I was recently interviewed by Sarah Morrissey the Founder and multiple award winning entrepreneur from Little Rockers Radio (www.littlerockersradio.com.au), an Australian based digital radio station that offers entertainment and parenting advise for children 0-5. We chatted about when to start teaching children about money, what to teach at what age and the impact of financial education when it comes to digital banking and online shopping. I made some notes from my interview answers and have included relevant additional information to the questions below.

As you read this article, I want to remind you of one important truth – your inner guru is a teacher and warrior of your own personal finances. Implementing two new habits a year amounts to 10 better ways of living over the space of five years. It is never to late to ignite the inner financial guru within! 🙂


As parents we are teaching our children about money every day. Ask yourself the important question, “what am I teaching my children about money?” From here we can also ask ourselves ….is there anything I need to add/remove from my behaviour to improve my child/ren’s learning’. For example, if you love to shop for clothes or purchase impulsively, a two year old will understand this concept. If you love to paint or spend your time gardening, a two year old will understand your passions from an early age.

Parenting gives all adults the space to become the best versions of ourselves and hence understanding what you wish to teach your children allows us all to improve our own skill set.

When it comes to financial education there are three important elements to navigate and nurture

  1. Knowledge
  2. Habits and Mindset – which determines your decision-making. This is the game changer for financial success. If you believe you are good with money and learn the power of positive beliefs…your actions and decisions will follow.
  3. Time – ongoing learning and development of new habits brings about positive changes in your financial success journey. Do not beat yourself up if you believe you are behind in achieving financial success. Making educated and steady changes to your lifestyle will move you closer to your goals.


Only you as a parent will know at what age your child is ready to learn new skills. Education is at the heart of what you know or what you learn yourself. If you lack confidence in your own money skills, you can refresh your knowledge very quickly and learn the fundamental skills around financial education. This is the ability to make educated and responsible decisions around personal finances.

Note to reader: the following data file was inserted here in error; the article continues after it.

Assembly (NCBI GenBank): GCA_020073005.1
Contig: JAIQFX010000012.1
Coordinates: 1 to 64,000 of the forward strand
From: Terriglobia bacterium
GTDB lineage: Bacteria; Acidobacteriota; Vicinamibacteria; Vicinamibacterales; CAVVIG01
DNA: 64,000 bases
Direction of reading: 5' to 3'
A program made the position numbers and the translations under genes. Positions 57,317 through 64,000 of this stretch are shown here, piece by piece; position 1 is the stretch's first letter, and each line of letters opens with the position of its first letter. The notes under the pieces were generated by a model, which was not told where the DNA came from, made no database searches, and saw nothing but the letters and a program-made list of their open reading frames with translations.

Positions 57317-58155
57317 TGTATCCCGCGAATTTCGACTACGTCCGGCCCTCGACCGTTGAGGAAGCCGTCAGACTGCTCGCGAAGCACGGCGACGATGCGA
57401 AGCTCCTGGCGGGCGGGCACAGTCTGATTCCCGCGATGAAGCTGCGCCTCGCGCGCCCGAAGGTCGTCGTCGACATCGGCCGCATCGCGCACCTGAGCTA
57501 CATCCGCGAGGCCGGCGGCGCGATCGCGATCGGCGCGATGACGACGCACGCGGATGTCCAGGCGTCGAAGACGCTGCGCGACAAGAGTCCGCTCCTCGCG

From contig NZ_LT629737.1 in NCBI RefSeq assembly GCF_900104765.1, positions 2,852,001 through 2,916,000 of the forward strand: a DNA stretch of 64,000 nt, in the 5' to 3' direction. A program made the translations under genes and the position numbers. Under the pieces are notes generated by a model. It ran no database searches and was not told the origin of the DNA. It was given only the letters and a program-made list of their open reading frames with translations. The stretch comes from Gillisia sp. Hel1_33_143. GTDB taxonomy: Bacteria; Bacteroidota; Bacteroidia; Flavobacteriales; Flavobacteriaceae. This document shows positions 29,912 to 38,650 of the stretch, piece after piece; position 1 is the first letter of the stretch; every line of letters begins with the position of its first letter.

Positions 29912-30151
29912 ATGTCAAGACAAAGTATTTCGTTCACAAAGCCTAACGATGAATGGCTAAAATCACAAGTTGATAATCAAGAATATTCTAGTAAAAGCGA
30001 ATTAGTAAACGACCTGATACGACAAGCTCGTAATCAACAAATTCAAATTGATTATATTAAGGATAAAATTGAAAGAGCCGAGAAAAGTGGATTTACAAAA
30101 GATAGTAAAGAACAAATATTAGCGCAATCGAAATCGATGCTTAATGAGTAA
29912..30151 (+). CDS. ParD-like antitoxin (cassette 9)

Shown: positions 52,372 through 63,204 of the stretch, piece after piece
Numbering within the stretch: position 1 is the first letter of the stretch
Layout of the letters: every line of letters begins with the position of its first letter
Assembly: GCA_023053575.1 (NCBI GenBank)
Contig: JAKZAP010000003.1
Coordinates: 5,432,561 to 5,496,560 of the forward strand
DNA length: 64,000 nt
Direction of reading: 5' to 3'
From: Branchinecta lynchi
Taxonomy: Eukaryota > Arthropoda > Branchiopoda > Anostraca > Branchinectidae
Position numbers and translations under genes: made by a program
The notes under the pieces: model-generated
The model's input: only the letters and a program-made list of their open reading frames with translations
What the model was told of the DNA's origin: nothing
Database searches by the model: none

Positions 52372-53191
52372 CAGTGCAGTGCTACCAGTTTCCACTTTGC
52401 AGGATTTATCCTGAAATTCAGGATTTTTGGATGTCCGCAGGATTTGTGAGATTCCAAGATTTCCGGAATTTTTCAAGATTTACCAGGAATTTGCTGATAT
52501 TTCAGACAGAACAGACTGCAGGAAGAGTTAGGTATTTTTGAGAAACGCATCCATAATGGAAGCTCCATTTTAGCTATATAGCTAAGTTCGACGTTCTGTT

1-3 Years (nurturing the power of language and behaviour)

Children mimic parents from an early age. 1-3 is a useful age to nurture positive beliefs around money through the power of your language.

Use simple statements that will encourage understanding of concepts and positive attitudes around money

“Mummy and daddy are saving for …”

“Let’s make a list before we go shopping. What do we need?”

“Was that a wise use of money” (as opposed to using statements like “we can’t waste money”)

Do household chores with your children until they can manage themselves

When you make their bed, let them help you.
Help take their plate from the table to the sink.
Help set the family dinner table.

Once they can do these chores by themselves a young child will take delight in doing the tasks independently. Yes, extra time is involved in doing this with your child but the investment in this time has nice dividends. Attitudes can change when these habits are not learnt early an developed as a habit.

How do these relate to money? It’s about developing a sense of serving and community in the family (opposite to entitlement).

Refrain from impulse purchases 

As much as we love to see the delight on our children’s faces when we treat them to a random ice ream or new toy, be mindful of what expectations this develops in children. If you are going to reward your child with the ice cream or toy, have a purpose behind it. It can relate to good behaviour or a need. A mindset is created through habit and behaviours.

Open a bank account in your child’s name

Time is your friend when it comes to savings. Albert Einstein quoted compound interest as the eighth wonder of the world. You can set up a monthly direct debit for your child and it is a handy option for relatives and friends at birthday and Christmas time.

Young children 3+ (the time to make money tangible)

3+ is the perfect time to start nurturing positive language and behaviours if you have not already began. If your child is 8+ and money skills are now on your radar, do not worry! A lot can be mastered in a couple of years. It just takes a little more effort and patience.